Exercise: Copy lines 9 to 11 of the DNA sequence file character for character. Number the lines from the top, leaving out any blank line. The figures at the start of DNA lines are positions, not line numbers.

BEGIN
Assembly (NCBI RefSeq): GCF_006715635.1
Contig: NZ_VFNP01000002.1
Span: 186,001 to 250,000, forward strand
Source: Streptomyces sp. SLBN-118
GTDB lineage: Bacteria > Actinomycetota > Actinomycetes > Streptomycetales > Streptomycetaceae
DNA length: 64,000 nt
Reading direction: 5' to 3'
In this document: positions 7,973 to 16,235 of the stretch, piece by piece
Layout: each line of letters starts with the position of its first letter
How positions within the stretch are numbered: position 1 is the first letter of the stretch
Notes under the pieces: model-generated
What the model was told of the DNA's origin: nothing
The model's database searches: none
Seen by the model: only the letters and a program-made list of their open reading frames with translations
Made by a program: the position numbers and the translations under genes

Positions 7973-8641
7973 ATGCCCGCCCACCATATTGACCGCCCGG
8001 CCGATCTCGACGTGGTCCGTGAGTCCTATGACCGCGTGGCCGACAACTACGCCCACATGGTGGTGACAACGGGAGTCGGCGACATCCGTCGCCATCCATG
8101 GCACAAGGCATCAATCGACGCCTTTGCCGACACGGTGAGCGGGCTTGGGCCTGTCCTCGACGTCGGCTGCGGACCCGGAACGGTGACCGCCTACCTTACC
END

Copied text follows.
Layout: each line of letters starts with the position of its first letter
How positions within the stretch are numbered: position 1 is the first letter of the stretch
Notes under the pieces: model-generated